[Destructoid is grabbing its rail gun and heading to Dallas, Texas this weekend for QuakeCon. Stay posted for game news, previews, and strange happenings from the infamous LAN room.]
Russian text, a neon colored flickering background, and haunting ambient music. Hotline Miami's title menu makes a strong first impression that can be mostly summed up in “WTF?” Even down to its nonsensical title, Hotline Miami is a strange game but, unlike its creator's past projects, it’s a focused, narratively driven game where all the obscure elements continually build a bizarre, twisted world and fun game.
Stallions in America, Stench Mechanics, SeizureDome, Burn the Trash, God Came to the Cave, Keyboard Drumset Loving Werewolf. If a Cactus game doesn’t sound like the latest street drug, it at least sounds like a title made under the influence of one. A typical Catcus (Jonatan Soderstrom) game stretches the definition of “ludicrous” to its breaking point, is made in 7 hours, and has crude graphics that would make the Atari 2600 blush. Soderstrom may have a rabid sense of imagination, but Hotline Miami is his first attempt at trying to focus on a project for more than a day. The results are … interesting.
Hotline Miami will draw a lot of comparisons to Retro City Rampage due to its Game Boy Color visuals, top-down perspective, and points-based combat, but it couldn’t be more different. Where RCR is a homage to videogames of the ‘80s and ‘90s, Miami pulls its influences from music and film, mainly David Lynch and twitchy, gloomy electronic music. The game has a strange aesthetic but it suits the story that begins with an owl and horse asking you to kill people. Sometimes the homeless.
If Retro City Rampage is all about causing havoc in open spaces, Hotline Miami is all about controlled mayhem in small areas. You control your character with keyboard and mouse, but there is a lot of nuance to your approach. Enemies can kill in one shot, so you’ll need to keep quiet and be fast when dealing damage. For a retro asthetic, Miami sure is a brutal game. You’ll slit throats, filling the air with pixelated blood. You’ll beat guys to death on the ground with your bare fists. And none of these thugs have a problem returning the favor.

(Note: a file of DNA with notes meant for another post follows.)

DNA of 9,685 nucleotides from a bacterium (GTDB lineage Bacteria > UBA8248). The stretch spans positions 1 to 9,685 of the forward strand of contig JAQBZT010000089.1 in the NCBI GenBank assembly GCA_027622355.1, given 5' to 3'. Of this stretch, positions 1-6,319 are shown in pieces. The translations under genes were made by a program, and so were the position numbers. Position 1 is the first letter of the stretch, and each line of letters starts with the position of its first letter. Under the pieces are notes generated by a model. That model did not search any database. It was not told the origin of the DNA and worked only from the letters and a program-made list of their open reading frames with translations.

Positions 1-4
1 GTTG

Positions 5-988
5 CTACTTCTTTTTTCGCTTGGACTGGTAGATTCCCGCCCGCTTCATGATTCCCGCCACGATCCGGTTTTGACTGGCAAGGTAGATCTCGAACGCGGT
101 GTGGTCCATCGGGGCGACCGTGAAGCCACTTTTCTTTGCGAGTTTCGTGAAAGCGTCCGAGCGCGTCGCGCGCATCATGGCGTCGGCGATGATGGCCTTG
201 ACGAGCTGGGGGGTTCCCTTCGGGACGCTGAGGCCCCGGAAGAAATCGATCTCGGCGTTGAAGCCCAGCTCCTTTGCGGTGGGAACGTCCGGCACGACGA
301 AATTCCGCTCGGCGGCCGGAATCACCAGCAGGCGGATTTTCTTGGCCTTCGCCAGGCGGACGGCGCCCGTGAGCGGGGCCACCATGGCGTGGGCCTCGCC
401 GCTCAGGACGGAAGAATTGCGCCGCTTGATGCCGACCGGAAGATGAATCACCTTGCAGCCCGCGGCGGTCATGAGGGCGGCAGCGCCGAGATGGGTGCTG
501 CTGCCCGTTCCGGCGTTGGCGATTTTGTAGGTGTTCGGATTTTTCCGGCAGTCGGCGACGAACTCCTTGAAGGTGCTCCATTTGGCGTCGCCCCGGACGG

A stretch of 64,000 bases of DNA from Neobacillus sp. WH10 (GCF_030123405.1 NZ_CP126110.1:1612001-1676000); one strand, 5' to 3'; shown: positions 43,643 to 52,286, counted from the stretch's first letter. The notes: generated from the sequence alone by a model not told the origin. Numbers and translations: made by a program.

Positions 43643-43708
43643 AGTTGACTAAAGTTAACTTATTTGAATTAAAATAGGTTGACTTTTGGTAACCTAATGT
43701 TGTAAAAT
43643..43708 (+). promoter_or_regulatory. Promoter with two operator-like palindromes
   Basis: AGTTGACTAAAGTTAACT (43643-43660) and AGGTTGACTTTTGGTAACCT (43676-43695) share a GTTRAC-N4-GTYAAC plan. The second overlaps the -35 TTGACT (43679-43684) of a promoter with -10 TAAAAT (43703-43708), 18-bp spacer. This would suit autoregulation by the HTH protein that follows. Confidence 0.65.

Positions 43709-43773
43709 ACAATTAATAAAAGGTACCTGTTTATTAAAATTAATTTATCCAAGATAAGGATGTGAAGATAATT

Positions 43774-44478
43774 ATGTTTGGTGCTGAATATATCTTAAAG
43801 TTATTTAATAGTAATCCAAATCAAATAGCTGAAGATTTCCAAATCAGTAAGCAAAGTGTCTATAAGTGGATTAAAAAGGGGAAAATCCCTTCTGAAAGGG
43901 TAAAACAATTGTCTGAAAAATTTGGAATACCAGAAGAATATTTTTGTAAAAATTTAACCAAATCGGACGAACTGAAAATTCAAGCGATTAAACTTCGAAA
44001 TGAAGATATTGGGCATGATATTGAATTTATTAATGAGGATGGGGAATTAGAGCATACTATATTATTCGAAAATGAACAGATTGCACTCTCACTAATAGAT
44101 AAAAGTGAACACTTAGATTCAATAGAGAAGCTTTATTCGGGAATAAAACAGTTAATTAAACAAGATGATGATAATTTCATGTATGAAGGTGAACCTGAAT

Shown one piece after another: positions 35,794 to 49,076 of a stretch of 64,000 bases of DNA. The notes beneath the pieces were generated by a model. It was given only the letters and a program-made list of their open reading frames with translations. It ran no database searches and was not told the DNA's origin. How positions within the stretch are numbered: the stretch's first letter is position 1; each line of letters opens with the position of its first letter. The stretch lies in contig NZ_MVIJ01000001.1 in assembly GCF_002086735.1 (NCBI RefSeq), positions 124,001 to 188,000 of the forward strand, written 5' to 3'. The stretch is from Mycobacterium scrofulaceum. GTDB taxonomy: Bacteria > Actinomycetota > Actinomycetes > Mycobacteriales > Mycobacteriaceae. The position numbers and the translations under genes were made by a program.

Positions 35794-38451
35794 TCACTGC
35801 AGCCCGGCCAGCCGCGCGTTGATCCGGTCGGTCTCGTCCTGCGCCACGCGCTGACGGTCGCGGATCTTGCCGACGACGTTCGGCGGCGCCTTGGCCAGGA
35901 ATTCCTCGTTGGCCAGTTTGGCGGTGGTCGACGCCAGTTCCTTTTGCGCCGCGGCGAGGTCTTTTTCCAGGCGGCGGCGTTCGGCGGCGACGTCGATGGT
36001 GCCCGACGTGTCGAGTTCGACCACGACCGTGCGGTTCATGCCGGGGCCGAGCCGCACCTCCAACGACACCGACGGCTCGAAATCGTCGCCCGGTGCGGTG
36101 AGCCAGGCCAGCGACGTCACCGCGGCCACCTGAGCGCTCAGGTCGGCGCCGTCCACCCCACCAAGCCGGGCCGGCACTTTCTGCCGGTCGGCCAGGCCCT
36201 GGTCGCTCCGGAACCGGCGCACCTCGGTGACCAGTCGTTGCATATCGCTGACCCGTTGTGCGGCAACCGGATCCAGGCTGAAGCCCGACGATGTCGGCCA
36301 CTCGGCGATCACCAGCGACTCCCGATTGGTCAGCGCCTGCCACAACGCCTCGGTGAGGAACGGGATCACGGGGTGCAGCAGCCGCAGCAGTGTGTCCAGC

As bizarre and fantastical as the story becomes, the missions remain grounded in reality. You’re always a couple steps away from dying, you can’t kill attack dogs without a weapon, and enemies will spray machineguns at the first sight of you. As a result, you’ll need to use some strategic planning before your approach a mission. By holding down Shift, you can get a view of the area before you approach. The game starts off simple enough, letting you get by on brute force and good timing. Soon, you’ll need to plan out assaults and perfect your approach.
Throughout the game, you’ll acquire masks that act as buffs. Some will make you stronger, while others will make you faster. There is even a Fish Mask that turns all the dialogue to French in honor of French-Canadian Phil Fish. There is also an elaborate points system that judges your play on approach, timing, and other details most games don’t take into account. If you run into a room, you’ll score points for “boldness.” If you use a variety of weapons, you’ll score points for “flexibility.” Like everything else about the game, it’s a very strange thing.
Like previous Catcus games, Hotline Miami has a strong aesthetic that resembles little else on the market. It’s trippy, haunted depiction of 1980s Miami that needs to be seen and heard to be fully appreciated. The brutal difficulty matches the violence, but like Super Meat Boy it is locked into such a quick start-and-restart cycle that you won’t be bothered much by it.
Between its twisted narrative (which we can’t really go into here) and unique approach to top-down action, Hotline Miami is shaping up to be a surprisingly fun and accessible game from a developer who is known for making games that often rebel against those common developer goals. Whether this is an artistic compromise or a maturation is something we’ll find out when the game comes to downloadable services this fall.
|6:30 PM on 04.02.2013|